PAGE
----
The $47,000 2020 Kia Telluride we tested was a fully decked version of the new large-format three-row top-of-the-line SUV from the brand that once gave us the modest Sephia sedan and cheeky Sportage compact SUV when they first arrived in the US.

The Telluride is the largest SUV yet from the Korean brand who has seriously been on fire in the last decade, offering a full line of cars that have won the hearts of car buyers and journalists alike including myself. They’ve been a brand who really has it going on when it comes to design, quality and the ability to hit the market just right.

In this case we have a vehicle with a brawny avant garde swagger that elbows up to the vibe of heavy hitters like Range Rover and BMW with its presentation. It looks and feels positively huge and has the swank to get the attention of even the more ardent of car guys out there. In our week with it, we got lots of inquiries from passers by. Anecdotally, it has a lot of interest.

Inside you have sweeping lines and feature packed goodness when it comes to line-items on the window sticker regardless of what trim you get from the base grade LX to the fully decked SX we tested with all of it.

Like most Kias the interior is mostly well designed with decent materials and switchgear that reads well and feels a higher grade than it is when it comes to price. This is not to say however that we have equality to a Range Rover or BMW. In a relative sense this is still mainstream Bargainville with fake wood and lots of hard plastics.

It is however very functional and livable with a lot of space and versatility you’ll find appealing if you’re comparing it to many rivals.

It’s when you drive it that a few important things come to light. This is a front-wheel drive based crossover with a transverse V6 engine, not the broad shouldered truck-framed SUV it appears to be. This is a car for all intents, scaled up and made tall – and it drives like one.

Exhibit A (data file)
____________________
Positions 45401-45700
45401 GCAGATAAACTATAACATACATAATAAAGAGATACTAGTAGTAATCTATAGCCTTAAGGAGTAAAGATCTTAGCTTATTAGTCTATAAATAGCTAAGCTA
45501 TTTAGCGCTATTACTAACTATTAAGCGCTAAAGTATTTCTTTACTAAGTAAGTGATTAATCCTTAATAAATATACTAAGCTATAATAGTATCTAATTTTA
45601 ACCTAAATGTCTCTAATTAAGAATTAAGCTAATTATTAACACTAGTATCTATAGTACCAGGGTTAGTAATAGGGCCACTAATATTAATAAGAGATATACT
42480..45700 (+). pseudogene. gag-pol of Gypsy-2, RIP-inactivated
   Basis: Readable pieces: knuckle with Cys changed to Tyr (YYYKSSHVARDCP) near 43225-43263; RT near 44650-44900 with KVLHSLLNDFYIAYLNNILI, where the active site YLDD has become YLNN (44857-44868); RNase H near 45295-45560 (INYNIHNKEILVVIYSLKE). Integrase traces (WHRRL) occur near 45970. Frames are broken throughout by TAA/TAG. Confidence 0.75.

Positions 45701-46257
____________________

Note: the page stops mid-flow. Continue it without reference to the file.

In fact, our driving impression takeaways don’t at all fit with the image and expectations of a full-size SUV. Its large 20-inch wheels and car-grade suspension crash over potholes and speed bumps in a way that’s jarring and unrefined. It floats and wallows at speed, lacking the kind of damper control you would want in a vehicle weighing in at nearly 4500 pounds.

Road noise is high and the body structure doesn’t feel all that solid, flexing and creaking even around town. It really feels like they didn’t spend as much time engineering a robust and refined chassis as they did making sure it had all the infotainment bells and whistles. Basically, it drives like a big tall bloated car with not enough backbone.

Power too is a disappointment. Its oldish 3.8-liter V6 and 8-speed transmission while reasonably well numbered at 291 horsepower lacks the torque at only 262 pound-feet you need to move the Telluride off the line, especially when loaded down.

The engine and transmission were relatively noisy and not in a good way. It was thirsty. While rated at 19 city, 24 highway and 21 combined, we struggled to reach 17 mpg average in our week. Top it all off with an annoying idle start stop system and I just wasn’t that impressed with its driving experience.

My bottom line is that with all its swank and rolling large character it just isn’t backed up by substance and driving character. I liken it to that designer pair of sunglasses that are fashionable and expensive in which a lesser priced knock-off can be had at the discount store. I looks almost like the real thing but just isn’t.